The differences between the social benefits offered by Social Security in the United States can be subtle, and one may tend to get confused. For that, we have prepared here a quick guide to learn the difference and know which of the two you qualify for. First, let’s answer the crucial question: Are the SSI and SSDI the same? Well, the short answer is no, and there are several differences. First, the SSI stands for Supplemental Security Income. It is a program that provides benefits to individuals who have a disability that prevents them from engaging in substantial gainful activity.
The SSI category is not linked or related to the applicant’s work history. You can apply for and receive benefits even if you have never worked or paid Social Security taxes. But your income and other financial resources, such as bank accounts and property, should not exceed strict limits. Next, we’ll tell you all you need to know in order to correctly apply and to get selected as a qualifying applicant.
Is SSI the same as SSDI? Here are the differences
A different category is the SSDI, that stands for Social Security Disability Insurance. It is a program managed by the Social Security Administration that provides disability benefits to individuals who have a disability and are unable to work. The eligibility criteria for SSDI are quite specific, so you have to comply to them in order to qualify.
The concept of disability, for Social Security, is understood as the situation of a person who prevents him from being able to perform a substantial gainful activity (SGA), or perform a specific job due to his medical condition. It is also considered that this disability should prevent the individual from being able to engage in the realization of a due alternative employment, and this medical condition should have persisted for at least one year, or that it is expected to last such a long time, just as it is expected that it may end the person’s life.
How long do I have to work to be eligible for SSDI?
For those under 24 years old, as little as a year and a half of work may be sufficient. However, the threshold increases with age. For retirement benefits, the equation is actually simple: You qualify when you get to 40 credits, or 10 years of working and paying Social Security taxes. While the 10 years don’t have to be consecutive, most workers reach that baseline well before they turn 62, the minimum age to draw retirement benefits.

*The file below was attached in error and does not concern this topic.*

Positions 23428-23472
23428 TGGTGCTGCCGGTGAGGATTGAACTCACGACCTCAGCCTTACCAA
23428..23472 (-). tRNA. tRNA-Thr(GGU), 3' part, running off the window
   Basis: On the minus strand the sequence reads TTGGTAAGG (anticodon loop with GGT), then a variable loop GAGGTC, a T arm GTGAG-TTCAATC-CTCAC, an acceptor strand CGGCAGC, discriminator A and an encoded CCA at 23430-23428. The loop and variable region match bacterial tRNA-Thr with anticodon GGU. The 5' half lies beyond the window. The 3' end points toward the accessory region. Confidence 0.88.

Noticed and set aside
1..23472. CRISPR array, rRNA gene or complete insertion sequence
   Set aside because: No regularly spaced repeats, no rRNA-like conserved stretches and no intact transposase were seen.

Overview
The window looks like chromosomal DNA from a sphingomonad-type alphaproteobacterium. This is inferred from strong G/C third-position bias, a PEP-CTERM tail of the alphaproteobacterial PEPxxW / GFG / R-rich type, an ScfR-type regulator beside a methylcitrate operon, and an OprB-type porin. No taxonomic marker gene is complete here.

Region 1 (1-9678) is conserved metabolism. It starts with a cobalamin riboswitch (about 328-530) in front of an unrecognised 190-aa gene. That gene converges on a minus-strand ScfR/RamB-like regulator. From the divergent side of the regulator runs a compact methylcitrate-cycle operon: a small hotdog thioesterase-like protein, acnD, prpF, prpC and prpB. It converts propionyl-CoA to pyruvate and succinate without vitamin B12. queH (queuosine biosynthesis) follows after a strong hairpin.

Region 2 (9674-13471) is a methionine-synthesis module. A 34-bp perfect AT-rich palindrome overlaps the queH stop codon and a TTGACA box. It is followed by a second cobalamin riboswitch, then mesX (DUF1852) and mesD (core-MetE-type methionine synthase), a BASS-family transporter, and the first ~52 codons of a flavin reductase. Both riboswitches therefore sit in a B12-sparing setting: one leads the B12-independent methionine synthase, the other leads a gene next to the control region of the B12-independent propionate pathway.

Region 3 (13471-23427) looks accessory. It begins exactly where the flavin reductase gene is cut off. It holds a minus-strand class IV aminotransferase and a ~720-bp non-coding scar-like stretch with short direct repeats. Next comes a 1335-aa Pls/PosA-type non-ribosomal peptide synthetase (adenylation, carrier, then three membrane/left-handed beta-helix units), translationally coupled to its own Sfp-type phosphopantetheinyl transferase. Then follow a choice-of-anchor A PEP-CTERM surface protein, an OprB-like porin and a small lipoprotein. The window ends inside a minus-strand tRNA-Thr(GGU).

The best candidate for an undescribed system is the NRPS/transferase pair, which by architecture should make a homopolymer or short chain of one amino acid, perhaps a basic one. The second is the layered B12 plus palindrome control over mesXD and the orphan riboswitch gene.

As for 2023, individuals earn one credit for every $1,640 of income from “covered” employment or self-employment. The maximum number of credits obtainable in a year is four, requiring earnings of $6,560 or more. It is important to note that the credit amount is adjusted annually to reflect national wage trends. By paying Social Security taxes on time, you can accumulate the necessary credits for potential future disability benefits.
However, in the case of people with sufficiently severe disabilities, these credits can be difficult to achieve. The first thing that a person with a disability should meet as a requirement is to have worked semi-regularly in the period prior to his disability. This requirement changes with age as follows:
- If an individual becomes disabled either during or before the calendar quarter in which they reach the age of 24, it is necessary for them to have accumulated a minimum of six credits within the three years preceding their disability onset. These credits are equivalent to approximately a year and a half of work and are required to successfully fulfill the recent work test.
- During the period between the ages of 24 and 31, it is a requirement that you have devoted a significant portion of your time since turning 21 to engaging in covered work. To clarify, if you experienced a disability within the quarter you turned 29, it is essential that you have accumulated a minimum of 16 credits (equivalent to four years of work) in the eight years preceding that particular quarter.
- Beyond age 31, the test is five years (20 credits) of work in the decade immediately before you became disabled.
The schedule of Social Security benefit payments in 2023
Recipients who have birthdates falling between the 1st and the 10th of the month are scheduled to receive their Social Security payments on the second Wednesday of each month.
But, if your birthdate is between the 11th and the 20th of the month, you can expect to receive your Social Security payments on the third Wednesday of each month. For recipients with birthdates between the 21st and the 31st of the month, Social Security payments are scheduled to be disbursed on the fourth Wednesday of each month.
The Supplemental Security Income (SSI): Who is eligible?
To be eligible for SSI, adults must be 65 years old or older, or blind, or have a disability. They should have a limited income, including wages and pensions. There is also a limit on the resources de individual or household must have, encompassing personal belongings.
They must reside in any of the 50 states, the District of Columbia, or the Northern Mariana Islands (excluding Puerto Rico, Guam, and the United States Virgin Islands). However, exceptions apply for children of military parent(s) stationed abroad or students temporarily residing outside the U.S., as they may still be eligible for SSI payments.
Children under 18 with physical or mental conditions that limits their daily activities for a period of 12 months or more (or that are expected to end up in death) also qualify. For the SSI in 2023, the Federal Benefit Rate (FBR) is $914 per month for an eligible individual and $1,371 per month for an eligible couple that live together and apply that way.